A. Title insurance protects the insured against claims against the real estate. There are two types of title insurance policies involved in the normal real estate transaction. The first type is a Lender’s Policy (also known as a mortgagee policy). If you are financing your purchase through a lender you will normally be required to purchase, on behalf of the lender, a Lender’s Policy of title insurance. That insurance protects the bank from title problems but does not protect you. The second type is an Owner’s Policy (also known as a fee policy) which insures you. How much does title insurance cost? The rate(s) charged for title insurance are regulated by the New York State Insurance Department and vary depending on the amount of coverage for the lender and the purchase price of the house. Note that the rate schedule gives a buyer a break if both a Lender’s Policy and Owner’s Policy are purchased together closing. In my opinion, it would be tantamount to malpractice to advise you not to obtain a Owner's Policy to protect you. The cost for an Owner's Policy is very reasonable for the protection provided. Purchasing a home is one of the biggest investments you will make. A few hundred dollars for "peace of mind” is money well spent.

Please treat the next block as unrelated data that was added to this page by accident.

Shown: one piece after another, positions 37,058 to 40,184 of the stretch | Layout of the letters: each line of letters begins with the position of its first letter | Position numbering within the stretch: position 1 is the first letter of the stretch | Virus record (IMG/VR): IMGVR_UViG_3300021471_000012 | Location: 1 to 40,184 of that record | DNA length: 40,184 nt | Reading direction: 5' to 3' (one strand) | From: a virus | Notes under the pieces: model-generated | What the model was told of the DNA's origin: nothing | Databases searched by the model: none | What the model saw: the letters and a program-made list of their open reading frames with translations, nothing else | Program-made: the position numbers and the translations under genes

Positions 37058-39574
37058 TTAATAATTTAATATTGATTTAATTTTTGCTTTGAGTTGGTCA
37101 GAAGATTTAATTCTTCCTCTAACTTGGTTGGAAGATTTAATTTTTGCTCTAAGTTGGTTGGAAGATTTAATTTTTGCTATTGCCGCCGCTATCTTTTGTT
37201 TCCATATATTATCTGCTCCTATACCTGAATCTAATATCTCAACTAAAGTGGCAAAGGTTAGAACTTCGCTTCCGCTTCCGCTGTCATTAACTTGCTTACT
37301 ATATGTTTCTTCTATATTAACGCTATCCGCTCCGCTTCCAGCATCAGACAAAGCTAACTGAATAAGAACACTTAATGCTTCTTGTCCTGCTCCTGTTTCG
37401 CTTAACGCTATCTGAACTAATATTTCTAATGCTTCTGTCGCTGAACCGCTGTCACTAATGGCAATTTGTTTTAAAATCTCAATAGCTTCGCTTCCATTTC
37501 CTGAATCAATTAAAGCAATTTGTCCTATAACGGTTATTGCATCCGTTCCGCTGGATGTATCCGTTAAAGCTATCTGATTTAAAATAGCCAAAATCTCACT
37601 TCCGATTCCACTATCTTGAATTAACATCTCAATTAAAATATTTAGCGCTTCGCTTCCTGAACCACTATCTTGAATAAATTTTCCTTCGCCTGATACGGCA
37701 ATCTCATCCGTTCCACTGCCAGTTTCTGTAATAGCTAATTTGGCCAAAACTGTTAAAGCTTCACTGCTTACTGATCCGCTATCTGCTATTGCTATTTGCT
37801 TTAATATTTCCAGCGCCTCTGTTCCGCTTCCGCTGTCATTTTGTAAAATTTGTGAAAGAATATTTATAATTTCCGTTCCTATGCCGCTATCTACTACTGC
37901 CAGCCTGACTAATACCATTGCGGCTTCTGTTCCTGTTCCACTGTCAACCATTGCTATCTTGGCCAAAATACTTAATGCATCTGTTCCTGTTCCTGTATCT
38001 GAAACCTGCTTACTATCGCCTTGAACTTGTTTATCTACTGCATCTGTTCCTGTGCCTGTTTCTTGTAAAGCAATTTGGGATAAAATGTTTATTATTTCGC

Our office serves as examining counsel for Chicago Title Insurance Company. As agent we receive a portion of the premium as remuneration for writing and issuing the binder and final policy. I refer you to the following link for additional information regarding the benefits of an Owner’s Policy. www.ticortitle.com/whatistitle.asp. Please contact me after you know the amount of your mortgage so I can provide you with a quote for your simultaneous Lender’s and Owner’s title insurance policy.

Q. What happens in circumstances when a buyer needs to get into the house before closing or if a seller has to stay in the house after closing?